APPLETON, Wis. — Nothing can shake Scott Rice’s faith that President Donald Trump will save the U.S. economy — not seeing businesses close or friends furloughed, not even his own hellish bout with the novel coronavirus.
Rice reveres the president the way Wisconsin loves the Green Bay Packers. He has painted “T-R-U-M-P” on his lawn, spelled it out with Christmas lights on his roof and painted it on his steel-toed shoes.
He was also a virus skeptic, believing it was a hoax meant to hurt Trump and the economy. But then the disease seeped into the paper mill where he works, and he was stricken, suddenly losing his appetite, even for his favourite Taco Bell. He lay in bed, feverish, drenched in sweat. Two air-conditioner units didn’t cool him. His body seemed at war with itself.
After 16 days at home, Rice told his co-workers that the disease was scary and real. But Trump held onto his vote for one reason: The stock market was climbing.
“The 401(k)s, just the economy,” Rice said. “He got jobs going. Just accumulated a lot of jobs, being a businessman.”
Rice’s belief represents the foundation of Trump’s hopes — that Americans believe the economy is strong enough to deliver him a second term.
But in Appleton, a predominately white city of 75,000 people along the Fox River, the health of the economy isn’t judged on jobs numbers, personal bank accounts or union contracts. Instead, it’s viewed through partisan lenses — filtered through the facts voters want to see and hear, and those they don’t.
By almost any measure, Trump’s promises of an economic revival in places like Appleton have gone unfulfilled. The area has lost about 8,000 jobs since he was elected.
Even before the pandemic, Wisconsin’s economy was fragile, as job losses began in August 2019 and a recovery in hiring had just begun when the virus struck. The state that is vital for Trump’s victory had more jobs a decade ago when the country was still ailing from the Great Recession than it did in July.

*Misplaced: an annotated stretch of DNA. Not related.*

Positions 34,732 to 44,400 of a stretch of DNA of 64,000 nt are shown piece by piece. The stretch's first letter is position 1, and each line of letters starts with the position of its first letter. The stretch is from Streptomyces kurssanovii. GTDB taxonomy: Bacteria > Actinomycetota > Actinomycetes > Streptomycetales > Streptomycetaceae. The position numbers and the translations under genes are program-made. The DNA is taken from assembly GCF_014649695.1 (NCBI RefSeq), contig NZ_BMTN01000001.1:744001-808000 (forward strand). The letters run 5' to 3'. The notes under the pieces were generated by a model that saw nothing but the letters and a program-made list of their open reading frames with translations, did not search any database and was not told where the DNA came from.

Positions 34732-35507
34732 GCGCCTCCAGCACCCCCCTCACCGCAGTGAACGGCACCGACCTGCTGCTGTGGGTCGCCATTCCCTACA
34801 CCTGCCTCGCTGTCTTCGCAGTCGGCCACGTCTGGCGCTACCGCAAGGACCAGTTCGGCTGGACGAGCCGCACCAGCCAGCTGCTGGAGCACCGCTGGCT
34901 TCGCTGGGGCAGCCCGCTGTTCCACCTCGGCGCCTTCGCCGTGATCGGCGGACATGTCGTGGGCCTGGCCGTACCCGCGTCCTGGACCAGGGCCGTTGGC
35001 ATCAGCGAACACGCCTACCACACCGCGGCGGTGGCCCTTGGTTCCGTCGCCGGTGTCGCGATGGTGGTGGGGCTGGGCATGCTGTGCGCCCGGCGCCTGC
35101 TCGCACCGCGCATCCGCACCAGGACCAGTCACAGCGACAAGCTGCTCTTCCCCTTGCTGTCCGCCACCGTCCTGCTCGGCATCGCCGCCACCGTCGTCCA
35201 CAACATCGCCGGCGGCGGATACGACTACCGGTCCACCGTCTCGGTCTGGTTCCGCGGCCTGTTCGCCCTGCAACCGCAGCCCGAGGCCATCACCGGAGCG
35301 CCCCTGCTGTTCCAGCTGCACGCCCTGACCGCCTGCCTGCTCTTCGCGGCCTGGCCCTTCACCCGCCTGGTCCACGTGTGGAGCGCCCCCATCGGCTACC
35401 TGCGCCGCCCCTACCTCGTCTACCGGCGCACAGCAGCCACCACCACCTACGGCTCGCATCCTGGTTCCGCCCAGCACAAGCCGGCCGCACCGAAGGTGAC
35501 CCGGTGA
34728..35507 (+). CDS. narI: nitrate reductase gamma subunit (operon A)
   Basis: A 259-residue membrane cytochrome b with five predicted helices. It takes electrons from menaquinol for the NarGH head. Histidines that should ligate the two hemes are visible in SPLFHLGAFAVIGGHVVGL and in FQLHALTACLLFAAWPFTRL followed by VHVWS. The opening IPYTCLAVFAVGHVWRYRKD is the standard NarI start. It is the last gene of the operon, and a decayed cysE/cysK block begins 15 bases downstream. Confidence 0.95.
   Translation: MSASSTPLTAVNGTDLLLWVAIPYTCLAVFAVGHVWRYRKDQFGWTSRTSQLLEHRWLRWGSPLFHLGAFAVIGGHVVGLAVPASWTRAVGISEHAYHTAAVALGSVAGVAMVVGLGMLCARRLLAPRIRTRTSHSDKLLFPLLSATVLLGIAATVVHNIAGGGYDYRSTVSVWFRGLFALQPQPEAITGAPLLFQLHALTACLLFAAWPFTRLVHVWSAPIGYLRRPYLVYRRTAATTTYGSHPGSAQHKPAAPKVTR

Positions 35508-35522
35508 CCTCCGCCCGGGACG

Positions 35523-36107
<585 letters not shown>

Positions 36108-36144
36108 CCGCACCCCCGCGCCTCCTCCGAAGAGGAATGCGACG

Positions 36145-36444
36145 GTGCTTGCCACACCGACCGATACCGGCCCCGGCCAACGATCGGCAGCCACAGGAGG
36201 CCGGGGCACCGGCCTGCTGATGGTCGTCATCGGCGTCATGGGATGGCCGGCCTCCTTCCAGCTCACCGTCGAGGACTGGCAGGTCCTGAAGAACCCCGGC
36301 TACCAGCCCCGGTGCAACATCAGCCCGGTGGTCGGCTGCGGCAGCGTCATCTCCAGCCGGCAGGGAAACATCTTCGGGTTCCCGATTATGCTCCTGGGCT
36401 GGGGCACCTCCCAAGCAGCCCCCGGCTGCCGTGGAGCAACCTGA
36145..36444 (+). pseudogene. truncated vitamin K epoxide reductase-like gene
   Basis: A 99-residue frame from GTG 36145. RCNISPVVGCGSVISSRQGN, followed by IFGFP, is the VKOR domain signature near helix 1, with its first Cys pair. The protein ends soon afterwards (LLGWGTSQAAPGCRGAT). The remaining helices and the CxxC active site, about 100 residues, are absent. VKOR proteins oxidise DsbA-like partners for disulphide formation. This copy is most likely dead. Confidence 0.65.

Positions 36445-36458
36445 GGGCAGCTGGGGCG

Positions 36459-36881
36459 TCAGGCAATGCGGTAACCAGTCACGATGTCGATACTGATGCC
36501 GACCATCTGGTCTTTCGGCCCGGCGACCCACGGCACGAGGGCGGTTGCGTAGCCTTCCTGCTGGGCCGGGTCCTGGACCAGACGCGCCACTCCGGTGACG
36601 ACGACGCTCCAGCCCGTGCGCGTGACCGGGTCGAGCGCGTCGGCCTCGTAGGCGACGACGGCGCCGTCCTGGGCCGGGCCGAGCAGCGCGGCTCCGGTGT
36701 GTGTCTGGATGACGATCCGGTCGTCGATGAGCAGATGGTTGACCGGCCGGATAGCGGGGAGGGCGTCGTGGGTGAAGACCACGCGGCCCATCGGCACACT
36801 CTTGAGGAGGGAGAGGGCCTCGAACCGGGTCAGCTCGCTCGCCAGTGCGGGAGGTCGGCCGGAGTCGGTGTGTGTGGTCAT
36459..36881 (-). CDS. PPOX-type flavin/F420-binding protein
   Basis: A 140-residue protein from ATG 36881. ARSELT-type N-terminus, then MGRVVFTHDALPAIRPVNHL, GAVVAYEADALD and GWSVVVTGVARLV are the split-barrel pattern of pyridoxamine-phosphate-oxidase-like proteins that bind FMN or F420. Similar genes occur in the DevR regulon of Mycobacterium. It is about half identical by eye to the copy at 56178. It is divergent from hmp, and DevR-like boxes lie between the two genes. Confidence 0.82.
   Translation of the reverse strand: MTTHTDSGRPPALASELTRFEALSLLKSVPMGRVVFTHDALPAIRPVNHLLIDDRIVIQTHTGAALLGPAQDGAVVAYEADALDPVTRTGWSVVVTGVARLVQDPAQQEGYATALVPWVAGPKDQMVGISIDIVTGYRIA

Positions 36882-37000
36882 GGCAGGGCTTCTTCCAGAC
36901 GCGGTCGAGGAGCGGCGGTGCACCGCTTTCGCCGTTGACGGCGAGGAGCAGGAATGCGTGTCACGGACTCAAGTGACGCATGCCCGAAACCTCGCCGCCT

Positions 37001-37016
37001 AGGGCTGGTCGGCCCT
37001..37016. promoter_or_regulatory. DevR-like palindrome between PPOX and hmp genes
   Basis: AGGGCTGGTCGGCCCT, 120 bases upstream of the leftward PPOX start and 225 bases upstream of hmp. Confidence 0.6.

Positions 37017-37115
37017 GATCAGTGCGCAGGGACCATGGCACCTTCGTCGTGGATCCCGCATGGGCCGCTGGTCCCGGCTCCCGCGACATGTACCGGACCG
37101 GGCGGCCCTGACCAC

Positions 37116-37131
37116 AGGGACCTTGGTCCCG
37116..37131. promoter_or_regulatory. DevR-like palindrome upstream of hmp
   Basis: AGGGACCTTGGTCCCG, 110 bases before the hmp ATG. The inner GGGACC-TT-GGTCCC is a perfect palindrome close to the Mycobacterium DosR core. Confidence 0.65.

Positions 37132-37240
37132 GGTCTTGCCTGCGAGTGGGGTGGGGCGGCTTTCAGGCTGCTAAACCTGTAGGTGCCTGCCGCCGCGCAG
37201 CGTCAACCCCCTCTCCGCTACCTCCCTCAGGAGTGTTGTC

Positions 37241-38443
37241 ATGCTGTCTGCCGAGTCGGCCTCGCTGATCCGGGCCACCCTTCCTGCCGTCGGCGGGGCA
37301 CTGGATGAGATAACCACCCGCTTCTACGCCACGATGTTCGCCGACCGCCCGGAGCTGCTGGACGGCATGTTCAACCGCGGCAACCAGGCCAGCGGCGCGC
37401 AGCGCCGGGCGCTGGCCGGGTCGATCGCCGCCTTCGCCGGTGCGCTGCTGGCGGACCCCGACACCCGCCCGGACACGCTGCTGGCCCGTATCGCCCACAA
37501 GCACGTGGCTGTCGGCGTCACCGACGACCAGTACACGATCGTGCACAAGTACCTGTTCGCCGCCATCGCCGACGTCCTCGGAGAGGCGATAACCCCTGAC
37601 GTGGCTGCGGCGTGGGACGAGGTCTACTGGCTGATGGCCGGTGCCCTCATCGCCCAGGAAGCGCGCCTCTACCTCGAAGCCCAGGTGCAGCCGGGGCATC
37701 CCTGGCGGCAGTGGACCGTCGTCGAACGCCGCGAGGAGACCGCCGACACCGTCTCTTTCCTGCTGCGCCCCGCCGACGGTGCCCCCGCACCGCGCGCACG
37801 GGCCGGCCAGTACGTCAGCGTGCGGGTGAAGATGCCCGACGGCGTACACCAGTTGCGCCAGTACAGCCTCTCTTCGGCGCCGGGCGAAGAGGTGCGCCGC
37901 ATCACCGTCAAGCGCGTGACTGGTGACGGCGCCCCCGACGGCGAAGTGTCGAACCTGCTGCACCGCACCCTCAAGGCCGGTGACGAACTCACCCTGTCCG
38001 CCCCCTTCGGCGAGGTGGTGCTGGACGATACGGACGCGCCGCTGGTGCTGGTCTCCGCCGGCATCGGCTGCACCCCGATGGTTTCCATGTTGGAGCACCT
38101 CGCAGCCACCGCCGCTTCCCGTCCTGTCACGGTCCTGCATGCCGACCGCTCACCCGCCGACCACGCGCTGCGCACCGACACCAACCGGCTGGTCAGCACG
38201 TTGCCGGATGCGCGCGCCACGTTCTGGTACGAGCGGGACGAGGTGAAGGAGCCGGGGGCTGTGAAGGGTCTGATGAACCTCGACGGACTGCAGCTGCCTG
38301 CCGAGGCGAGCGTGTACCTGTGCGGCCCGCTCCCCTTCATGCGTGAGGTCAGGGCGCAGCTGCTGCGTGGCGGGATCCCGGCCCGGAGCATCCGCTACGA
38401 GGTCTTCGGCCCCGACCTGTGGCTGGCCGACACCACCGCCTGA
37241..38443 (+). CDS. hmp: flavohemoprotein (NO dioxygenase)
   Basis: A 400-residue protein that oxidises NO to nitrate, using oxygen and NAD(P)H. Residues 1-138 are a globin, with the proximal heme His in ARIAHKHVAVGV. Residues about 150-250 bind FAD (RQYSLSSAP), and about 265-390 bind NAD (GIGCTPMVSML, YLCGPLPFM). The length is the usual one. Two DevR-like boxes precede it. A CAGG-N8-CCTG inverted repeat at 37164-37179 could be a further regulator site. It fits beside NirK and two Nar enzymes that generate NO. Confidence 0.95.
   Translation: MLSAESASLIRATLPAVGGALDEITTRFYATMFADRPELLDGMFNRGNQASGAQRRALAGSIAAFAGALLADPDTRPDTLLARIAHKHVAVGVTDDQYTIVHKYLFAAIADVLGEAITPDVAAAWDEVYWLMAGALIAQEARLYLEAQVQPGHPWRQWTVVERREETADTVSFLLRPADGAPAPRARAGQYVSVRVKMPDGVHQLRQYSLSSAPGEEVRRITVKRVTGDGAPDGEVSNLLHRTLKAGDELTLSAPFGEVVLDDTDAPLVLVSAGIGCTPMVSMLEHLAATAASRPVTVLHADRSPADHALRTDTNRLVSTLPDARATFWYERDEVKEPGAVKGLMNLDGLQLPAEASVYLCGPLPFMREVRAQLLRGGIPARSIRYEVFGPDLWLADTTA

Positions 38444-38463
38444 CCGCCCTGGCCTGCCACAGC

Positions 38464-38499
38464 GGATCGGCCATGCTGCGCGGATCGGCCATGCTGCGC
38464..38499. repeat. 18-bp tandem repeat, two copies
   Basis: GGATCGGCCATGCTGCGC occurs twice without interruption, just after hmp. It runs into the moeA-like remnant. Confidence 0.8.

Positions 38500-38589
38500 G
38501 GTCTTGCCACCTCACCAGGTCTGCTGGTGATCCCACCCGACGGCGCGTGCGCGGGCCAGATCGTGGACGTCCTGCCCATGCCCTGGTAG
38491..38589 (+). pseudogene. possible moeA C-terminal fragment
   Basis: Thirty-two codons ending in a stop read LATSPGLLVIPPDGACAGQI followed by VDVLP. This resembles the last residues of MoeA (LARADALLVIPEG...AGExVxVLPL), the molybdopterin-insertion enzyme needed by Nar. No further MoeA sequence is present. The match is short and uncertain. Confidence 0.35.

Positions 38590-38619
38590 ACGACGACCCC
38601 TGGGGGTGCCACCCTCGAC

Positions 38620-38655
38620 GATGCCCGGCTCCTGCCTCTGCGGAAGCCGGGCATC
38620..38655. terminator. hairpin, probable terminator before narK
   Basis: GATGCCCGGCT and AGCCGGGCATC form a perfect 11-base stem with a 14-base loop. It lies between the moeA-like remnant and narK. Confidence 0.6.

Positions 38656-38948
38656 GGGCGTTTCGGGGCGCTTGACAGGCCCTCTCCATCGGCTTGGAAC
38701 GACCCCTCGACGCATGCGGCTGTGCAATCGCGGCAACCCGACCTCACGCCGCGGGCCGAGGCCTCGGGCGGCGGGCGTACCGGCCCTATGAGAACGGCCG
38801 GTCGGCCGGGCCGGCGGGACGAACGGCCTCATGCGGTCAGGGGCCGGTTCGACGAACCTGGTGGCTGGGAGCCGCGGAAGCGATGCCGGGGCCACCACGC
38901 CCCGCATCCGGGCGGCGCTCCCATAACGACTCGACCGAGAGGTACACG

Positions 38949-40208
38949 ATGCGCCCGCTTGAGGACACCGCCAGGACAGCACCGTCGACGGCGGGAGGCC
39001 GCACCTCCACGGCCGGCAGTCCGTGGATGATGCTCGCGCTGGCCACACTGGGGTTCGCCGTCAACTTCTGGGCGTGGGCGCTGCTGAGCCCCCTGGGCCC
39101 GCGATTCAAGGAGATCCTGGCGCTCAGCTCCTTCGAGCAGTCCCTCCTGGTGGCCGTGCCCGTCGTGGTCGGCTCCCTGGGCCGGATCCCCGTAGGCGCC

While supporters like Rice are immovable, others have had enough. President Barack Obama won here in 2012, but voters flipped to Trump four years later, and Trump cannot afford much erosion in a state that he won by only 22,000 votes out of more than 2.8 million.
Democratic candidate Joe Biden holds a slight lead over Trump in the latest Marquette Law School poll of Wisconsin voters. Trump’s disapproval rating has risen to 54% from 49% at the start the year. But 52% of Wisconsin voters applaud Trump on the economy, while 56% dislike his handling of the pandemic that pulled the nation into recession.
Even Rice concedes that the economy is not just an argument for Trump — it’s also an argument against him. His 20-year-old daughter, Cassidy, tells him so. She is studying public health at George Washington University and will cast her first presidential vote for Biden.
“The fact that there was a pandemic and the fact that it had those consequences on the economy should be an eye opener, like, hey, maybe we’re not doing this correctly,” she said.
Trump won the presidency by wringing tens of thousands of votes out of small towns and medium-size cities across Wisconsin, Michigan and Pennsylvania.
He did it in places like Appleton. The city of stone and brick hugs the Fox River, its currents powering the smoke-stacked paper mills that built fortunes. Steamboats and trains brought the trappings of Victorian-era comfort. The nation’s second co-educational college, Lawrence University, occupies 84 acres at the edge of downtown. The end of World War II brought a suburban buildout, and teenagers increasingly left dairy farms for union jobs at mills and foundries.